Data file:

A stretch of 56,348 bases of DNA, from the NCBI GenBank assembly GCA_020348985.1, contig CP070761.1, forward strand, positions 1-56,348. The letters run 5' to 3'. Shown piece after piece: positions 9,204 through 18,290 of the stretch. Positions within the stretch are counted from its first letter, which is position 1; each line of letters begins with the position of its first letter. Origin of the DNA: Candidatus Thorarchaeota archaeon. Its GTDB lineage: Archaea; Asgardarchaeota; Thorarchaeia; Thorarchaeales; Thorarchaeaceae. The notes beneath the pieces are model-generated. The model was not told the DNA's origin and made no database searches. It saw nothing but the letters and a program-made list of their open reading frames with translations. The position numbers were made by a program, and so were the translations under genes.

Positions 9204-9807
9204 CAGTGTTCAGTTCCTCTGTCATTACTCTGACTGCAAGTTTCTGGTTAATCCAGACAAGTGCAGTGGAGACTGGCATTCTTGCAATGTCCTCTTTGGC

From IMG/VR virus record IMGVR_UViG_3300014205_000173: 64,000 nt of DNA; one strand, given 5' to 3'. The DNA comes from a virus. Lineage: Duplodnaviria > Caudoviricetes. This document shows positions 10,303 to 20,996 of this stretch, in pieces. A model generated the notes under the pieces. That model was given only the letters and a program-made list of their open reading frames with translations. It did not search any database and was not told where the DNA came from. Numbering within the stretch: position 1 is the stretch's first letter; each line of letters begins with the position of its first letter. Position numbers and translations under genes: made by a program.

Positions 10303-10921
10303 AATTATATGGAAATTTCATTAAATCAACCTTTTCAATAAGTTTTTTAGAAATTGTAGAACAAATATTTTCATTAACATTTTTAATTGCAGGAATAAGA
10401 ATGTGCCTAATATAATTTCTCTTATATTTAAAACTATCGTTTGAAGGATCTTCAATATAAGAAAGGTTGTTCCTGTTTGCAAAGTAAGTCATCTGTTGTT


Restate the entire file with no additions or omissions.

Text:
A stretch of 56,348 bases of DNA, from the NCBI GenBank assembly GCA_020348985.1, contig CP070761.1, forward strand, positions 1-56,348. The letters run 5' to 3'. Shown piece after piece: positions 9,204 through 18,290 of the stretch. Positions within the stretch are counted from its first letter, which is position 1; each line of letters begins with the position of its first letter. Origin of the DNA: Candidatus Thorarchaeota archaeon. Its GTDB lineage: Archaea; Asgardarchaeota; Thorarchaeia; Thorarchaeales; Thorarchaeaceae. The notes beneath the pieces are model-generated. The model was not told the DNA's origin and made no database searches. It saw nothing but the letters and a program-made list of their open reading frames with translations. The position numbers were made by a program, and so were the translations under genes.

Positions 9204-9807
9204 CAGTGTTCAGTTCCTCTGTCATTACTCTGACTGCAAGTTTCTGGTTAATCCAGACAAGTGCAGTGGAGACTGGCATTCTTGCAATGTCCTCTTTGGC

From IMG/VR virus record IMGVR_UViG_3300014205_000173: 64,000 nt of DNA; one strand, given 5' to 3'. The DNA comes from a virus. Lineage: Duplodnaviria > Caudoviricetes. This document shows positions 10,303 to 20,996 of this stretch, in pieces. A model generated the notes under the pieces. That model was given only the letters and a program-made list of their open reading frames with translations. It did not search any database and was not told where the DNA came from. Numbering within the stretch: position 1 is the stretch's first letter; each line of letters begins with the position of its first letter. Position numbers and translations under genes: made by a program.

Positions 10303-10921
10303 AATTATATGGAAATTTCATTAAATCAACCTTTTCAATAAGTTTTTTAGAAATTGTAGAACAAATATTTTCATTAACATTTTTAATTGCAGGAATAAGA
10401 ATGTGCCTAATATAATTTCTCTTATATTTAAAACTATCGTTTGAAGGATCTTCAATATAAGAAAGGTTGTTCCTGTTTGCAAAGTAAGTCATCTGTTGTT